Michael O’Neill, 1953-2018

Tributes paid to expert on Romanticism who was also a powerful poet in his own right

January 10, 2019
michael-oneill

A leading academic expert on Romanticism, who was also a powerful poet in his own right, has died.

Michael O’Neill was born in Aldershot, Hampshire in 1953, grew up in Liverpool and studied English at undergraduate, master’s and doctoral level at Exeter College, Oxford. He spent his whole career, from 1979 until his death, at Durham University, latterly as professor of English. He served as head of department from 1997 to 2000 and again from 2002 to 2005 and also played a major role in the university’s Institute of Advanced Study, both as director (arts and humanities) from 2005 to 2011 and then as acting executive director (2011-12).

A highly accomplished literary scholar, Professor O’Neill was described by Duncan Wu, Raymond Wagner professor in literary studies at Georgetown University, as “one of the most distinguished and productive Romantic scholars of his generation. As an academic editor, he was responsible for one of the most useful student editions of Shelley’s work (published in paperback by Oxford University Press [in 2003]), and as a literary critic he wrote some of the most perceptive commentary not only on the Romantics but also on modern writers.”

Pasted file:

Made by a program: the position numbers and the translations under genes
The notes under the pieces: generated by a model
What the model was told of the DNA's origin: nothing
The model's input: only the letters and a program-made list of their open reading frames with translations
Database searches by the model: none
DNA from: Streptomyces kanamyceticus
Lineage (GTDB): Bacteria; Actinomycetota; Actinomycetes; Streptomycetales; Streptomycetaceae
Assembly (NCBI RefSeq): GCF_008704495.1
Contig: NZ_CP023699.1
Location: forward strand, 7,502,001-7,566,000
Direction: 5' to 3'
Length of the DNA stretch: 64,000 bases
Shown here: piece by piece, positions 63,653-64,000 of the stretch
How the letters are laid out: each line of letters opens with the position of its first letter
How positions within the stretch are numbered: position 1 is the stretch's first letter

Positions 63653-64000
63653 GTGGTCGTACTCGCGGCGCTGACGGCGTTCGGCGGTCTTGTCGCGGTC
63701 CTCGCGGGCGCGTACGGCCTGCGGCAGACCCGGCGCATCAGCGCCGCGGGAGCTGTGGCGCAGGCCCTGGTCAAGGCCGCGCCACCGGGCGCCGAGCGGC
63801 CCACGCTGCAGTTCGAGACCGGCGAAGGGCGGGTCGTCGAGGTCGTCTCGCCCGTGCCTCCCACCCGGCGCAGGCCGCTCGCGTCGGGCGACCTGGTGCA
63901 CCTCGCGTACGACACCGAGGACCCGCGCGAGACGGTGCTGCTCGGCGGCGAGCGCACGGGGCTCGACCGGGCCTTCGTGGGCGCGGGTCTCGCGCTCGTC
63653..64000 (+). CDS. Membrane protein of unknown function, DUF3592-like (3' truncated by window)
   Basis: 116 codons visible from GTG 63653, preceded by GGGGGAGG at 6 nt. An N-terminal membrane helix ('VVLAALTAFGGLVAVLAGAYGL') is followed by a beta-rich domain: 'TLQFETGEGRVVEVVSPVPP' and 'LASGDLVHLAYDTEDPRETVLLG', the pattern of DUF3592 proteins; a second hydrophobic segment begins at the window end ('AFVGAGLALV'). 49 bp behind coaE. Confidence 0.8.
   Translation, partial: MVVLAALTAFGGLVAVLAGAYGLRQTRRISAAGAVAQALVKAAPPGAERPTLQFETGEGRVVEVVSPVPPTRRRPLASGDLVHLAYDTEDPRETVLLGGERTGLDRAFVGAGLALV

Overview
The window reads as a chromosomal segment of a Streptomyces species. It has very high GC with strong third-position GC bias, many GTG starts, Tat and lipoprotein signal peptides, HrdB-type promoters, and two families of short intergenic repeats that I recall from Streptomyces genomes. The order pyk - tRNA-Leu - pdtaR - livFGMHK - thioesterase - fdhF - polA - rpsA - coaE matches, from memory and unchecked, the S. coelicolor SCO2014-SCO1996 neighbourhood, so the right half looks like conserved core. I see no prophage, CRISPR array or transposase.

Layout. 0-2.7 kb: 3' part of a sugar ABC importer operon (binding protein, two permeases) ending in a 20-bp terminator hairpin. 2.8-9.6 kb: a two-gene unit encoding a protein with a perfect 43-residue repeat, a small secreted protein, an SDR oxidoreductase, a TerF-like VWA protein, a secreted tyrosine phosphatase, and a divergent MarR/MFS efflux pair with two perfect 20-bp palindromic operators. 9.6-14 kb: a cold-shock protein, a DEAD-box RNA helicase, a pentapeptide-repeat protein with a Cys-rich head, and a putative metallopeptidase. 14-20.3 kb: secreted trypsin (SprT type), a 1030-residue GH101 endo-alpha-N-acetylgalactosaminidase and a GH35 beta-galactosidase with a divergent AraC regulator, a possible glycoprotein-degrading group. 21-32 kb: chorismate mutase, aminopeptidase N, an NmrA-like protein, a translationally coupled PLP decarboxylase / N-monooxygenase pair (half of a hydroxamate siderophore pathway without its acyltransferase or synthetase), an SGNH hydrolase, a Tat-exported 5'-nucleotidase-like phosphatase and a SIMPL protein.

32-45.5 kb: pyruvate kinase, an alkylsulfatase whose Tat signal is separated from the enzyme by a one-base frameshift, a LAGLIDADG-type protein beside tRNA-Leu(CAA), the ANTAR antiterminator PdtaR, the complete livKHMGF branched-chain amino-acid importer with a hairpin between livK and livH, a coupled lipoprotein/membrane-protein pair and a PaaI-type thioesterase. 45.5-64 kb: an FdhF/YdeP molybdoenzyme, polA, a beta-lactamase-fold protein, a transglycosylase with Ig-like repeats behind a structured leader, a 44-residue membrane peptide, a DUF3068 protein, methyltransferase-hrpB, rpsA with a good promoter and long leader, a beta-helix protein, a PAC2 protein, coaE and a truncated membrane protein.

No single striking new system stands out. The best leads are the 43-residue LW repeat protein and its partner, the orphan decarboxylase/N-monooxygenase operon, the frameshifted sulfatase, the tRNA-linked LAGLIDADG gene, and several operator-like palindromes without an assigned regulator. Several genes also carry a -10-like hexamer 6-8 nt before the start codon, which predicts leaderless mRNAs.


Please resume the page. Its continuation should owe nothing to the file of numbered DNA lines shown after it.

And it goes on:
Notable monographs by Professor O’Neill include Percy Bysshe Shelley: A Literary Life (1989), Romanticism and the Self-Conscious Poem (1997) and The All-Sustaining Air: Romantic Legacies and Renewals in British, American, and Irish Poetry since 1900 (2007). He remained prolific until the end of his life, publishing both the edited collection John Keats in Context and, with Madeleine Callaghan, The Romantic Poetry Handbook in 2017. Projects in the pipeline at the time of his death include an edition of Coleridge for the 21st Century Oxford Authors series, a book on Shakespeare and English poetry and Shelleyan Reimaginings and Influence: New Relations (due for publication in 2019).

In addition to lauding his scholarly achievements, Professor Wu praised Professor O’Neill for “the affection he inspired in those who knew him. There are, simply, very few people in our profession who were so loved by so many teachers and students alike.” Furthermore, as the author of The Stripped Bed (1990), Wheel (2008), Gang of Shadows (2014) and, finally, Return of the Gift, launched at Durham last February, he was also “one of the most accomplished writers of poetry of his generation”. His poetry was honoured with both an Eric Gregory Award and a Cholmondeley Award from the Society of Authors.

Professor O’Neill died of oesophageal cancer on 21 December 2018 and is survived by his wife Rosemary McKendrick, known as Posy, two children, and a granddaughter.

matthew.reisz@timeshighereducation.com

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